« on: May 28, 2020, 11:45:40 PM »
I use Vector Flea Clips.

Link: https://www.ebay.com/itm/Vector-Push-In-Flea-Clip-Terminal-Printed-Circuit-Board-/362593814146

Notice how they extend from the hole in only one direction. You use two rows of holes on the board, each with 3 holes. For the center pin (3), orient the extended portion of the clip towards you, away from the heatsink. To the right and left of that pin, orient the extended portion of the clip way from the center pin to the right (pin 5) and left (pin 1). On the row between that first row and the heatsink, you use the holes behind those two outside pins except you orient the extended portion of the clip towards the center so you can solder to pins 2 and 4 of the chip. Did that make any sense ? Read it again.

From the top it looks like this:

HEATSINK
2x4
135

x= hole not used

JFETs with low pinchoff are easier to bias like tubes. If the pinchoff is too high, the bias will drift around when you overdrive the JFET unless you great lengths to control the bias.

9
Schematics and Layouts / Re: Who has Layout for Mosfet P. Amp?
« on: May 22, 2020, 01:37:18 PM »
This is an old design that was in an IR data book in the 80's. It doesn't have short circuit protection, but that can be added. You also need gate protection zeners for the output MOSFETs. I built one and it sounded good. You can get to 50W at 4 Ohms with +/- 25V rails.

Link: http://www.cieri.net/Documenti/Altri%20marchi/International%20Rectifier%20-%20Linear%20Power%20Amplifier%20Using%20Complementary%20HEXFETs%20(AN948).pdf

Edit: Attached below is the PCB layout from the Ap note article edited to show the components X-ray style over the etch.

10
Not exactly a cascode circuit because the gates are connected together.

A quick experiment on the curve tracer shows that it knocks Idss down to about 60% of the single JFET value. Gain is also lower. The curves look slightly more linear.

11
Amplifier Discussion / Re: PS Audio hifi amp capacitors question
« on: April 15, 2020, 02:23:19 AM »
Big filter caps are inductive above a certain frequency. It depends on the internal construction of the cap. The smaller caps (which have lower internal inductance) are added in parallel to insure that the impedance across the big filter caps remains low across the audio band up to some upper limit probably to a couple of hundred Kilohertz.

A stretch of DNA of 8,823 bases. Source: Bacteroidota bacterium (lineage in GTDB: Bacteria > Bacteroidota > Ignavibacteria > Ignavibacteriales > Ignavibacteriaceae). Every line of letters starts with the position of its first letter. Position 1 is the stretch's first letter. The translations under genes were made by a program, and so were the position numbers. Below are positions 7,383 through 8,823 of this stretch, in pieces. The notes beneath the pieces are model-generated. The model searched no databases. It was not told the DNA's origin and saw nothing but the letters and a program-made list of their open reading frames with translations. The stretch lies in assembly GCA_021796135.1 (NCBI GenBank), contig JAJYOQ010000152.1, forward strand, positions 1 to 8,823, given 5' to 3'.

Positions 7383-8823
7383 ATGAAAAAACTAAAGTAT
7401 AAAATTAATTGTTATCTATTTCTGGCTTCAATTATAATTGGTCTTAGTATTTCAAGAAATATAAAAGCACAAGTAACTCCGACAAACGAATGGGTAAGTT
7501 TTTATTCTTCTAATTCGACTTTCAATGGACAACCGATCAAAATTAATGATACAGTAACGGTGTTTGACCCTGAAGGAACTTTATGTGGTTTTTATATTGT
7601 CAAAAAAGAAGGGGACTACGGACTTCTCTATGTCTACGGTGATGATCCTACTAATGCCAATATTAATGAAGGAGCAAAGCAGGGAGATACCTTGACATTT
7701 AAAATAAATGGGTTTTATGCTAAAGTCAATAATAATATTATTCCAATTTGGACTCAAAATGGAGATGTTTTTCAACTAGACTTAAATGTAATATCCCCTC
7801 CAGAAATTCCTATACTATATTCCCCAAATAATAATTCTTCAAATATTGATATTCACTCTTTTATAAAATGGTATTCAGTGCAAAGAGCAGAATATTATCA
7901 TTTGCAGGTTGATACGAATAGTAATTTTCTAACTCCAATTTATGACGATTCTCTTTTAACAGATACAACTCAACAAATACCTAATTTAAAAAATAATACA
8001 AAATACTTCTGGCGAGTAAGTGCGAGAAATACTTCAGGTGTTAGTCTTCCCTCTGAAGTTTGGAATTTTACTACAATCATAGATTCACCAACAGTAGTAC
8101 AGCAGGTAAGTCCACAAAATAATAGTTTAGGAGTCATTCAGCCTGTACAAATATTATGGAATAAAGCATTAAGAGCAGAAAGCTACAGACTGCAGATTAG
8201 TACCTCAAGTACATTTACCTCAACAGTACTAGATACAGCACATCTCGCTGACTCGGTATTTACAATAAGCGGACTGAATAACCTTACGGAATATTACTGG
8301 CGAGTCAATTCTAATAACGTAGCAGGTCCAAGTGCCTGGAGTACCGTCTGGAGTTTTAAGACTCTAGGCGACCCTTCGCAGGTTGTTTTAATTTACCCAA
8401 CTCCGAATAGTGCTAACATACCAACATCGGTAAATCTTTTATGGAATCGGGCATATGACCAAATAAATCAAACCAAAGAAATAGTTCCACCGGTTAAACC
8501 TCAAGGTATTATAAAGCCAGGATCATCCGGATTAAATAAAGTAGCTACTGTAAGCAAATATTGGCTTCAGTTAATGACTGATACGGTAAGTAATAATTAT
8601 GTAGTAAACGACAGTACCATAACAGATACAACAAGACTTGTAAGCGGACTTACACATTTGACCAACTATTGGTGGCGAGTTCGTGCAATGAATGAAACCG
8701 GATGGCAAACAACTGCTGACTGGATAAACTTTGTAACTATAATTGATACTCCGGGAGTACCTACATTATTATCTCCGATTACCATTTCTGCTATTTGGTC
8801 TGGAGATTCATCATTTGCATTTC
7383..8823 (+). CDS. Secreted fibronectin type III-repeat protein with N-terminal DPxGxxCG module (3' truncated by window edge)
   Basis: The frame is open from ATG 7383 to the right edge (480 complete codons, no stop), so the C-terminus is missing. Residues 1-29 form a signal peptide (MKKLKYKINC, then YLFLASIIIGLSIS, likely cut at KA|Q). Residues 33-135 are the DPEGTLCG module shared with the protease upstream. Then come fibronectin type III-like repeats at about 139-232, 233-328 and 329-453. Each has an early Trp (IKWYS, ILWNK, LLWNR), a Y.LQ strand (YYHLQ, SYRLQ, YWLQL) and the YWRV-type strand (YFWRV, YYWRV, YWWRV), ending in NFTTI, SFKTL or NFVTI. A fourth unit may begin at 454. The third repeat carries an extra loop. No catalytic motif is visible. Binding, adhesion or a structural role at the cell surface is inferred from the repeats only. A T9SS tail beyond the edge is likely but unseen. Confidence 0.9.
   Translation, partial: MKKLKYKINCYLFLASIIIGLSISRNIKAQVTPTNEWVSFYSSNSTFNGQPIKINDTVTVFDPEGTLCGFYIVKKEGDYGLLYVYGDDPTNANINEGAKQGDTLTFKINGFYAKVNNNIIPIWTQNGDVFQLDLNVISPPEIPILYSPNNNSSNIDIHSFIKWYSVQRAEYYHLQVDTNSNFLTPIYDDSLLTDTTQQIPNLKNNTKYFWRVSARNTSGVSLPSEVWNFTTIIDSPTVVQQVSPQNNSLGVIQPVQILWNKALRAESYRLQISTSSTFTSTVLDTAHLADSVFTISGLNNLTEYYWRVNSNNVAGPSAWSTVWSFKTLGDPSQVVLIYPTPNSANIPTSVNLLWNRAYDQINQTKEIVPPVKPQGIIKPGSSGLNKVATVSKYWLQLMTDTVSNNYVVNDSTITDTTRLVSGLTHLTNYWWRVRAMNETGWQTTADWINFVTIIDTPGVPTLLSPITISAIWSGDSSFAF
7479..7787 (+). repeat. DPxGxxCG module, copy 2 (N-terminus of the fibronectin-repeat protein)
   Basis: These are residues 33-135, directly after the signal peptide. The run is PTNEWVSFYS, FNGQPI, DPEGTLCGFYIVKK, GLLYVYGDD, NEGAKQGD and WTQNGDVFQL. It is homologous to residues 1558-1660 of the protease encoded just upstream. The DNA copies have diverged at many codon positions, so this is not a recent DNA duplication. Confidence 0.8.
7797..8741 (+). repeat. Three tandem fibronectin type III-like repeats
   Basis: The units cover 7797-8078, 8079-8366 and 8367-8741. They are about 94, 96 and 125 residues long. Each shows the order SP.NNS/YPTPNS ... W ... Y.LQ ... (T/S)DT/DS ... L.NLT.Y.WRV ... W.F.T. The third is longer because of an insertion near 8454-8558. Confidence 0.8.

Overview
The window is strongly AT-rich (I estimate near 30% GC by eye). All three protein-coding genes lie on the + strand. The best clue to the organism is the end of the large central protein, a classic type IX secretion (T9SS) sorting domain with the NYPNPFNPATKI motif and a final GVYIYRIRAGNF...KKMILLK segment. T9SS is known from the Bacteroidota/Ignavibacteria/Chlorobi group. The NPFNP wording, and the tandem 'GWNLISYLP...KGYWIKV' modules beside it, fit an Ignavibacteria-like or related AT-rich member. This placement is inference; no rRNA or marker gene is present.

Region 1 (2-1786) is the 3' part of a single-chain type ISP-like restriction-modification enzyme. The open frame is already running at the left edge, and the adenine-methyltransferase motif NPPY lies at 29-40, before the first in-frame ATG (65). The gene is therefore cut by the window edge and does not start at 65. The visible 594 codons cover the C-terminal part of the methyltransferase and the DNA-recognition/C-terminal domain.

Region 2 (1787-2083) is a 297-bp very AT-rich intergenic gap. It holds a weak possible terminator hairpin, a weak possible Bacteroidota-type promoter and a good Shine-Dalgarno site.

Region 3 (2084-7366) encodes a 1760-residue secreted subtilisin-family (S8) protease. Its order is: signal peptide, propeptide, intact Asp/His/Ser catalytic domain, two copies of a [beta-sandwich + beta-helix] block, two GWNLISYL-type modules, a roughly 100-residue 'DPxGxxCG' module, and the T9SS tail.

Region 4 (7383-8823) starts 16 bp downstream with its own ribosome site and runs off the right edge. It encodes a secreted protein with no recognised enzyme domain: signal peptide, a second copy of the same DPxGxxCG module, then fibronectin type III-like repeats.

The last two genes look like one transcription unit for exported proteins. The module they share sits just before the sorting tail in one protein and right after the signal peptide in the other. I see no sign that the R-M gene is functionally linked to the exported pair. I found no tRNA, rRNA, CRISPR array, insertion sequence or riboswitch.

This is mostly an audiophile thing that may or may not be measurable.

12
If you ask 50 people your question, you will likely get 50 different answers. Now if you set up a test where you ask 50 people to play an amp and ask them if it's tube or solid state, it's one of those situations when you can fool some of the people most of the time, but you can't fool all of the people even once.

In my experience, you can come pretty close, but you can fool more people if you think outside the box (non-conventionally).  A tube power amp has a high output impedance (low damping factor), it has some gain compression and produces a non-symmetrical square wave when you overdrive it. If you can reproduce those characteristics,  you've come a long way.

13
Guitar News / Re: Coronavirus hitting the music industry
« on: March 14, 2020, 10:47:28 PM »
The Elephant in the room; :o
It took ~~ 40,000 Yrs to reach 200 Million people on this planet
At the time of Christ it's estimated that it was a shade under 200Million.
By the 1830's we cracked the 1 Billion mark.
Less that 200 Years later we have hit the 7.8 Billion.
Now if that does not tell you the real reason for the worlds problem I don't know what will. 8|
Unlike the FAKE hockey stick curve presented by Al Gore this one is REAL.
https://www.worldometers.info/world-population/
Scroll down a bit for the graph,, scary :'(

There are people that suggest that the human population on Earth be limited to 500 million. The first place I ran across this was here:
https://en.wikipedia.org/wiki/Georgia_Guidestones
It's interesting that they can't seem to be able to track down the people that paid to put these things up.

14
Guitar News / Re: Coronavirus hitting the music industry
« on: March 13, 2020, 03:08:25 AM »
Justin Bieber had a big tour booked in the US but ticket sales were slow so they had to change venues to smaller places. This was before the virus really got serious press. Now they may have to cancel the whole thing or postpone it.

The question I have is: If you get it once, are you immune or can you get it again ? Or is it like the flu and it mutates every year ?

15
CMOS circuits can fizz, especially when you lower the Voltage (this increases the gain) and you won't see any ringing on the waveform. Increase the Voltage and the gain goes down and they start clipping softer. Fizz is mostly from too much feedback. Solid state circuits have hundreds of times more feedback of tube circuits. A tube power amp may have 20dB of feedback. A typical opamp has 40 to 60dB or more feedback. Same goes for chip power amps.

Pages: [1] 2 3 ... 16